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  • Post last modified:September 18, 2022

Miller’s Crossing: Whispering in Ears

UP IS DOWN, BLACK IS WHITE, AND NOTHING IS WHAT IT SEEMS.

Gabriel Byrne. Photo: 20th Century Fox

The first truly great film by the Coen brothers came on the trail of impressive features like the noir thriller Blood Simple. (1984) and the crime comedy Raising Arizona (1987). I would listen to anyone making the argument that especially the latter film is more original, but I still feel that Miller’s Crossing is even better because of how entertaining it is and how deftly the brothers weave inevitable influences into their tale of a Prohibition-era power struggle. As the story unfolds, one’s attention never wavers.

Sleeping with the boss’s girlfriend
In a big city somewhere in the United States during Prohibition, Leo O’Bannon (Albert Finney) controls everything, from the mayor on down. His closest confidante is Tom Reagan (Gabriel Byrne), but Leo has no idea that Tom is actually sleeping with Leo’s girlfriend, Verna (Marcia Gay Harden). Her brother Bernie (John Turturro) becomes the spark that ignites a mob war between O’Bannon and Johnny Caspar (Jon Polito); Bernie is a bookie who’s been skimming off of a scheme that Caspar’s gang were running. Tom wants Leo to simply give Bernie up to his rival, regardless of how Verna feels about it, but Leo hesitates.

After an assassination attempt on Leo, Tom pressures him harder, but his strategy causes a violent rupture between him and Leo. Now, Tom needs Caspar’s support…

Overcoming writer’s block
The idea of a right-hand man whispering in the ear of powerful men, trying to cause a clash between them, is far from novel. One obvious predecessor here is Yojimbo (1961), but in fact the Coen brothers were more directly inspired by the novel that Kurosawa probably also had read, Dashiell Hammett’s ”The Glass Key”, as well as his ”Red Harvest” that also influenced Yojimbo. There are many other novels and films of the gangster genre that attracted the Coen brothers as they spent a lot of time trying to get the story right, overcoming writer’s block. Visually, one of the greatest inspirations is a film by Jean-Pierre Melville, Le Doulos (1963), that features a memorable shot of a gangster’s fedora in the forest.

Cinematographer Barry Sonnenfeld stages equally striking scenes here, taking us through the chaos of a Prohibition-era city where the police won’t do anything without the permission of the mob boss currently in charge, to the silence of the forest just outside town where you go to get rid of a body, listening to the wind in the trees before the inevitable gun shot. The fedora we see belongs to Tom, the guy who’s constantly playing a game, often coming close to being defeated by someone who’s either smarter or bolder; Byrne is terrifically subdued in that role. Watching Finney as the Irish mob boss is a treat, not least in that sharply directed scene where Caspar’s assassins attack his home and he defends it with unflappable calm; Turturro and Polito are also marvelous as the insidious bookie and the Italian gangster who can’t stand being given the high hat.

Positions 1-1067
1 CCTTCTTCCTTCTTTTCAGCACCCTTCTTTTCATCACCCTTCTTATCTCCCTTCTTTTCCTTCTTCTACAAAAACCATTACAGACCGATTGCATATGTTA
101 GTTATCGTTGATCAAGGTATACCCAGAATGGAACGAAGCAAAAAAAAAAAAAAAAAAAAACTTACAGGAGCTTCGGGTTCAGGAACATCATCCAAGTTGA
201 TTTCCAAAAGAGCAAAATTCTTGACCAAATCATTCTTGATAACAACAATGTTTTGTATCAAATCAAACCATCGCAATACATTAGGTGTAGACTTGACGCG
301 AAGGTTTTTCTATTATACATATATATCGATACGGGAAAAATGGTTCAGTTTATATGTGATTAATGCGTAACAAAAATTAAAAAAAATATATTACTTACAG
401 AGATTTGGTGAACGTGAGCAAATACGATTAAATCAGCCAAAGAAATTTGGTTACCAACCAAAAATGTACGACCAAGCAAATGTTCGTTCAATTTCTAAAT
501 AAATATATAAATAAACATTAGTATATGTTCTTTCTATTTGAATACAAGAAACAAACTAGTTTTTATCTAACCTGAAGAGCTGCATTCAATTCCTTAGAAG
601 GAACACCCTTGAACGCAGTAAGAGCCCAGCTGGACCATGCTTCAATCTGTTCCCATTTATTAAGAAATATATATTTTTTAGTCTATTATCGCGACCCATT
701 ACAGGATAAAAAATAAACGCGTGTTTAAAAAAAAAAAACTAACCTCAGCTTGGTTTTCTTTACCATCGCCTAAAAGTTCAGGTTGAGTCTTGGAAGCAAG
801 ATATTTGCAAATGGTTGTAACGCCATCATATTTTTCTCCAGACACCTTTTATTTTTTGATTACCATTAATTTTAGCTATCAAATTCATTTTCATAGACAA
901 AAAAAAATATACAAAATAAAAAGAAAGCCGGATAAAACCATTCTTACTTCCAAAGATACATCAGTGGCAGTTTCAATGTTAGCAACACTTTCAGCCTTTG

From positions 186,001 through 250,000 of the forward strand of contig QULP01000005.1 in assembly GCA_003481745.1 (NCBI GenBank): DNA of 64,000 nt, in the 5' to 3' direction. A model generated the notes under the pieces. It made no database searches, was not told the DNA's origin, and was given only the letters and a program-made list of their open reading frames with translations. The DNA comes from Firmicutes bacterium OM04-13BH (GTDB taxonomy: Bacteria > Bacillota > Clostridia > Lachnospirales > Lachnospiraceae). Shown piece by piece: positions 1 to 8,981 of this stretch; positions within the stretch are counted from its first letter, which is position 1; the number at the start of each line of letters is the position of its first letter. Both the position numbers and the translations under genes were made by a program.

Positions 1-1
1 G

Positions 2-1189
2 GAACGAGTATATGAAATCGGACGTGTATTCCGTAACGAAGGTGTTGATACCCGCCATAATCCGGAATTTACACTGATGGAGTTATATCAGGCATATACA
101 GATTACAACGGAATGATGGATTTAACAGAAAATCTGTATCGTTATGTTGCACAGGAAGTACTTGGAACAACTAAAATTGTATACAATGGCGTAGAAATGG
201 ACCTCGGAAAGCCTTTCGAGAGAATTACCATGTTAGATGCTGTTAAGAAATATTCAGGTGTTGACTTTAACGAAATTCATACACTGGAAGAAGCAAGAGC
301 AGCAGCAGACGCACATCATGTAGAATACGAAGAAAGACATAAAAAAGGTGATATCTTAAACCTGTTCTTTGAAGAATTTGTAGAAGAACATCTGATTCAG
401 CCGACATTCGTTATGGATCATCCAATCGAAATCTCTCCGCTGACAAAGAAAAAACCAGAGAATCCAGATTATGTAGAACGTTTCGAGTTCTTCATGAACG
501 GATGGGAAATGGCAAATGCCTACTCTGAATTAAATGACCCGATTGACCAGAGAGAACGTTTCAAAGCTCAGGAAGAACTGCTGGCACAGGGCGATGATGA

The story takes place in an unnamed city, but much of the film was shot in New Orleans, a place where the crew found plenty of buildings that looked right in a Prohibition-era movie; turns out it was the right scene for colorful Mafia showdowns.

There’s also Carter Burwell’s ominous music score and the brothers’ black humor.

So, a lot of influences from different places, but in the end Miller’s Crossing is distinctly Coen-esque, from what kind of characters they put in their movie to what type of story and symbolism they’re focusing on. There’s also Carter Burwell’s ominous music score and the brothers’ black humor, a necessary part of the dialogue as well as the unlikely turn of events that Tom stumbles through. 


Miller’s Crossing 1990-U.S. 115 min. Color. Produced by Ethan Coen. Directed by Joel Coen. Screenplay: Ethan Coen, Joel Coen. Cinematography: Barry Sonnenfeld. Music: Carter Burwell. Cast: Gabriel Byrne (Tom Reagan), Albert Finney (Liam ”Leo” O’Bannon), John Turturro (Bernie Bernbaum), Marcia Gay Harden, Jon Polito, J.E. Freeman… Michael Jeter, Steve Buscemi. Cameos: Frances McDormand, Sam Raimi.

Trivia: The Coen brothers wrote Barton Fink while also struggling with this script. The role of the Dane was originally written for Peter Stormare. 

Last word: “I think when the film came out it was really underrated. There’s laugh-out-loud moments in that movie, whereas on paper, it didn’t necessarily read that way. When Albert Finney turns around says ‘They took his hair, Tommy. They took his hair!’ And of course, we’d just seen the kid run off with the guy’s rug in the earlier scene. I asked the Coens what their inspiration was to write the film, and I forget whether it was Joel or Ethan who said to me: ‘You always see gangsters in the street, but you never see them in a forest.’ I just thought that was so brilliant.” (Byrne, Cinephilia & Beyond)


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